Nevada bills delay DUI releases, help good Samaritans |

Nevada bills delay DUI releases, help good Samaritans

Associated Press Writer
Cathleen Allison/Nevada Appeal Lobbyist Bill Bradley testifies before the Senate Judiciary Committee on Wednesday at the Legislature. Bradley, and Dr. Florence Jameson, left, urged lawmakers to support a bill that would protect doctors who volunteer to help pregnant women during the birth of a child. The committee also considered a bill Wednesday that would impose time limits before DUI offenders can be released from jail.

A panel of Nevada lawmakers passed bills Wednesday that would delay the release of DUI suspects and ensure that doctors who offer good-Samaritan services when delivering babies have legal protection.

The Senate Judiciary Committee voted unanimously to pass AB4, which would ensure immunity from lawsuits to obstetrician-gynecologists who volunteer to provide emergency delivery services.

Most doctors already have such protection under the state’s existing good Samaritan law, but a loophole left doctors who provide emergency obstetric care vulnerable, said Assemblyman Garn Mabey, R-Las Vegas, who is also an obstetrician-gynecologist.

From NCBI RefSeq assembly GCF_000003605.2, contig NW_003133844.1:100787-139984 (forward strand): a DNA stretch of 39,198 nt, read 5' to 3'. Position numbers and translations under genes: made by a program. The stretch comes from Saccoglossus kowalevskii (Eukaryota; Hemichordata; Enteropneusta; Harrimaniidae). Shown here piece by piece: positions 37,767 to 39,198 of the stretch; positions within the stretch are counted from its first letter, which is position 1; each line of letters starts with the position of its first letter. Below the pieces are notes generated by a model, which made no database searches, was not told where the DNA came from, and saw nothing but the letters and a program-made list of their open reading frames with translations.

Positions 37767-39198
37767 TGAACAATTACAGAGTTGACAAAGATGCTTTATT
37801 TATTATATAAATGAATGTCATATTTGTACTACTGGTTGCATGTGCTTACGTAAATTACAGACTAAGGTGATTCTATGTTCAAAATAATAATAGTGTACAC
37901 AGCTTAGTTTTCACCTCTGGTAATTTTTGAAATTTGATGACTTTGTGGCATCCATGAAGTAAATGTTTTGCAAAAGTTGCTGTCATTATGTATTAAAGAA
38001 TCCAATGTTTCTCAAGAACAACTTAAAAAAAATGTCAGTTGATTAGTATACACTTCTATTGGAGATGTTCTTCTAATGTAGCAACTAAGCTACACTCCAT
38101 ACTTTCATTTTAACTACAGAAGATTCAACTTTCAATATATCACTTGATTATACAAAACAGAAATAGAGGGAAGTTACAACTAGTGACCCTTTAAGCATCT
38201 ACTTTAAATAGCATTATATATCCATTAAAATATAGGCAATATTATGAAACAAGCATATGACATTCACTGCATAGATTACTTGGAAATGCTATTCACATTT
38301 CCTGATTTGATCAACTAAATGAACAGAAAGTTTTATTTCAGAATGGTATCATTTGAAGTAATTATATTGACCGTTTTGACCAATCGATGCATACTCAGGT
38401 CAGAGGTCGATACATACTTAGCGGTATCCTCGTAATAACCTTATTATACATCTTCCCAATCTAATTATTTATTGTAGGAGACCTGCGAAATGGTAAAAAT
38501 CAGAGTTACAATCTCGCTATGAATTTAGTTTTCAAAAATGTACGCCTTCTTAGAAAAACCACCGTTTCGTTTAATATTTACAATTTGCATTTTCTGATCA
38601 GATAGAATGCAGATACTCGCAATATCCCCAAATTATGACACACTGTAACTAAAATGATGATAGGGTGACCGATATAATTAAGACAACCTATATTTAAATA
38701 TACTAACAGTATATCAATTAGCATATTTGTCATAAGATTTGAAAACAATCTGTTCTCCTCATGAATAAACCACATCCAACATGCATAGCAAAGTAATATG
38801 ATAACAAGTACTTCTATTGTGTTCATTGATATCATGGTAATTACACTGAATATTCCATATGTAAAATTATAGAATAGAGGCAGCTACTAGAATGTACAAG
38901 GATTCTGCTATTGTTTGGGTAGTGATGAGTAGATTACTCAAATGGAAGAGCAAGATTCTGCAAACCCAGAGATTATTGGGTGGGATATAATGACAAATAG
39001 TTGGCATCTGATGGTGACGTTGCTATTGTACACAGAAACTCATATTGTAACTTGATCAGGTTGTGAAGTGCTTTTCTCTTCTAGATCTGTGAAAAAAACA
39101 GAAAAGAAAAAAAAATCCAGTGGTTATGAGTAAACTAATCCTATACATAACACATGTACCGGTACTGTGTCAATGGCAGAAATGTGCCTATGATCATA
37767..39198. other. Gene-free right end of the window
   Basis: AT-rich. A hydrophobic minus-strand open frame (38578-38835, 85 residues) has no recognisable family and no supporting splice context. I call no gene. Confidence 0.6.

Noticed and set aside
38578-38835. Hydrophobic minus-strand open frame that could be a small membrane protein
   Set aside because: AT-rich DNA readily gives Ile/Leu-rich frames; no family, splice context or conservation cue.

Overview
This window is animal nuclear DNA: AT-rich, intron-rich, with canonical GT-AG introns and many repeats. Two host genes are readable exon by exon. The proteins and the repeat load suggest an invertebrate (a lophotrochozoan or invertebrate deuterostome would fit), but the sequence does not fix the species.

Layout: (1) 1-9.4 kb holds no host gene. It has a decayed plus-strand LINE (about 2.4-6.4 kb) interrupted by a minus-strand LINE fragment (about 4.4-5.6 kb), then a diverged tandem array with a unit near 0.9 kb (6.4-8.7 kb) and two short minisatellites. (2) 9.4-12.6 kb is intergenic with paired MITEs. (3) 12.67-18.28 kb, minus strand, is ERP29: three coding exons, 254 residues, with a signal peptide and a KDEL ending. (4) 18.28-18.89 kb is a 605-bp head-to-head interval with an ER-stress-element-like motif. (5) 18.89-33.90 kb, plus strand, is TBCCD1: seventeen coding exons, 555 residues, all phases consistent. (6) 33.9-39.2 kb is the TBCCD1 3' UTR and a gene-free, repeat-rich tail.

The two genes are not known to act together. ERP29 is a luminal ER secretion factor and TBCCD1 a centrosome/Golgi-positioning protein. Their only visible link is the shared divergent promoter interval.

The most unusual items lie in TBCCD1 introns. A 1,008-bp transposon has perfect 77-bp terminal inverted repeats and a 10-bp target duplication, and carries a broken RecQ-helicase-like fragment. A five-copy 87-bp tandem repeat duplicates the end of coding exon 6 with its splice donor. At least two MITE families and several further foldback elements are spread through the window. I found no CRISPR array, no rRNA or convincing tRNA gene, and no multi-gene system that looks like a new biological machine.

Dr. Florence Jameson, a former chief obstetrician-gynecologist at Sunrise Hospital in Las Vegas, told the committee that she was sued after rushing to help out with a Caesarean section delivery.

After she was sued, her insurance costs increased, and the atmosphere at the hospital changed, said Jameson.

“In the end, whether you win or lose, this is an agonizing experience. and even the strongest of us feel we can’t go on,” said Jameson. “Now many of my colleagues feel differently about racing in for gratuitous care in emergencies.”

Bill Bradley, a lawyer with the Nevada Justice Association, didn’t oppose the bill, saying that when doctors provide truly free services, they deserve some protections.

“I was frankly under the impression that good-Samaritan status did extend to obstetricians,” said Bradley, whose association represents trial lawyers. “Somehow obstetricians were segregated out.”

The committee also passed AB8, a bill that prevents DUI suspects from being released until they are below a 0.04 percent blood-alcohol level, or a 12-hour hold in the case of a driver under the influence of drugs.

Originally, the bill called for a 12-hour hold for all offenders. That language was amended after law enforcement representatives complained that it would burden already overcrowded jails. The 0.04 limit is the legal standard for drivers of trucks and other commercial vehicles.

Sandy Heverly, who leads an anti-drunken driving advocacy group, spoke in favor of AB8, saying that under current law, some “privileged” DUI offenders can get out of jail within a few hours.